The rise and fall of Chicago's 'new rock alternative' Q101

A radio vet and music lover publishes an insider’s oral history

December 4, 2012

“We won.” With those two simple words, rock critic Gina Arnold summed up the feelings of many music lovers in the ’90s.

Long since soured on the tired but unending repetition of classic-rock stations and the narrow play lists of the AAA “adult album alternative” format, an entire generation confined itself to college radio and the left of the dial or simply threw Marconi’s little box out the window starting in the mid-’80s. That is, until 1991, “the year punk broke,” to borrow another famous characterization of the era that followed the stunning success of Nirvana’s Nevermind. In many major American cities, everything seemed to change overnight, and suddenly there was actual exciting and bona fide good music once again streaming over the airwaves.

Of course, in retrospect, we can see the rise of the alternative or modern-rock format as the last gasp of sometimes daring and creative music programming on the mainstream airwaves—a final sign of life toward the end of the long, slow and painful decline that began when corporate media stifled the anything-goes spirit of early free-form FM radio, and which ended with the digital revolution and nothing but ghostly echoes of music-radio’s proud past remaining today.

Now, even at the time, most listeners were sharp and cynical enough to know that it all was fundamentally compromised at best and a big-money con at worst; those insightful cultural critics at the University of Chicago had charted out the whole scam in The Baffler, in pieces later compiled in the immortal anthology Commodify Your Dissent. But, hey, it sure was fun while it lasted, especially in the early days, when a typical set might give you Nirvana into PJ Harvey into Veruca Salt, with a big finish of Beck, the Flaming Lips and Radiohead—a significant number of those acts that the station had “discovered,” or at least popularized to the point where they’d risen from playing 150-capacity clubs to filling amphitheaters.

Here in Chicago, it all came to us courtesy of 101.1-FM, better known as Q101. And now, James VanOsdol, a veteran through all of the station’s sometimes invigorating, sometimes ugly permutations, who climbed from the lowest rank of photocopying and coffee-fetching to having a significant say in programming, has given us an engaging, self-published, Kickstarter-funded tome entitled We Appreciate Your Enthusiasm: The Oral History of Q101.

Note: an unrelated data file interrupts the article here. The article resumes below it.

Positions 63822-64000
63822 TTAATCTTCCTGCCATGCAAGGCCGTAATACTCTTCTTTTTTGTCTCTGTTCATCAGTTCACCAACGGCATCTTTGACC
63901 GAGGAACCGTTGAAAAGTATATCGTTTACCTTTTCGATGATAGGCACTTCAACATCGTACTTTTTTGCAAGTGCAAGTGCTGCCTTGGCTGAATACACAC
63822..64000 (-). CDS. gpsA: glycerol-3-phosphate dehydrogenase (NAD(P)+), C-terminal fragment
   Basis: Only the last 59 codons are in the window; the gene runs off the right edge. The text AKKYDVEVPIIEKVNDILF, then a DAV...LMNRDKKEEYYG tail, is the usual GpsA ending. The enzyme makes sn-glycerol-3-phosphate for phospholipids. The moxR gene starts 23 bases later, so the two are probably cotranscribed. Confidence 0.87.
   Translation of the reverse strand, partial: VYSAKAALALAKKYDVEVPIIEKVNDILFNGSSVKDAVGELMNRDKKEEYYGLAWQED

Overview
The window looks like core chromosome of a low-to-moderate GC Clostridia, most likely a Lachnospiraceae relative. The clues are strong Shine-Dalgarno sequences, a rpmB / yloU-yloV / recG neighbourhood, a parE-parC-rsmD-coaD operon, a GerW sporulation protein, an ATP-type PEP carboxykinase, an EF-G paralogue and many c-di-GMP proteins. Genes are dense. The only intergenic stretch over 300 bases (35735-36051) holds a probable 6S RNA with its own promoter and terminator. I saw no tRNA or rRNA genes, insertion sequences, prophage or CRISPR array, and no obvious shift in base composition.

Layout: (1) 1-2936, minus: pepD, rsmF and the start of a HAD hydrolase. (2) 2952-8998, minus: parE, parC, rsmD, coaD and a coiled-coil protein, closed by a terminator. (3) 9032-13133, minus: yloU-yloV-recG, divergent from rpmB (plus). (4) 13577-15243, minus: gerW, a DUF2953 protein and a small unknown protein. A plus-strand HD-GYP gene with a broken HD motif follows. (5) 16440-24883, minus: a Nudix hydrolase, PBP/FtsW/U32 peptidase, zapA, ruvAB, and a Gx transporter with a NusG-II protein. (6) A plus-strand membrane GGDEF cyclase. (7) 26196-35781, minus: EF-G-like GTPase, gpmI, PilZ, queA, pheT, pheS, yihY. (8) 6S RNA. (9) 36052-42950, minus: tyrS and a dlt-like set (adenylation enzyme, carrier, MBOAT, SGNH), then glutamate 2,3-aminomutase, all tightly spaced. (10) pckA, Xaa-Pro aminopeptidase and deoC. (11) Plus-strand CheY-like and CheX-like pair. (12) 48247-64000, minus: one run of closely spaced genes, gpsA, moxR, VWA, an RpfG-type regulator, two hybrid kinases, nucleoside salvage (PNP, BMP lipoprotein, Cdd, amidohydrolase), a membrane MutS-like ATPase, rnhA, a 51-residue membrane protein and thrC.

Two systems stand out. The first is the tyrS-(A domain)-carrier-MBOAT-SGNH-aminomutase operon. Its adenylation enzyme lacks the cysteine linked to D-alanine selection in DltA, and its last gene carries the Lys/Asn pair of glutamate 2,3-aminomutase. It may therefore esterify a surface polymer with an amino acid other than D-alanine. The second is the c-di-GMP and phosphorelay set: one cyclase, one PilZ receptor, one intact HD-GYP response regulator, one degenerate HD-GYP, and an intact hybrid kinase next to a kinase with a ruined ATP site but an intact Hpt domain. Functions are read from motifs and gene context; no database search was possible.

Before you read another word, and in the interest of disclosure, allow me to note my own history with the station and Van Osdol. Sound Opinions originated with me and Bill Wyman, then the rock critic at The Chicago Reader, during the Loop’s transition from classic rock to “adult talk.” A poor fit from the start, we knew the match was doomed when that station’s program director excoriated us for spending five times longer discussing Pearl Jam’s Ten than we’d spent reviewing Meat Loaf’s Bat Out of Hell II. When Q101 came calling, we jumped at the chance to move, and we stayed for about two years.

As Wyman observed at the time, not only was this new station playing music we actually liked and listened to, but it was much cooler to work at a place that sponsored a float in the Gay Pride Parade rather than regularly sending its “Loop Girls” to awful bars like the Cubby Bear to peddle Fuzzy Navel Jello shots.

Appointed as our producer and tasked with upholding the professional standards of two writers merely dabbling in radio, “Young James,” as we always called him, proved to be instrumental in shaping the Q101 version of “the world’s only rock ’n’ roll talk show.” VanOsdol knew and loved music as much as Wyman and I did; he was almost as cynical and fond of biting the hand that fed him, and he became and remains a valued friend—though that never has stopped me from criticizing him, and the fact that he accepts that makes me love him even more.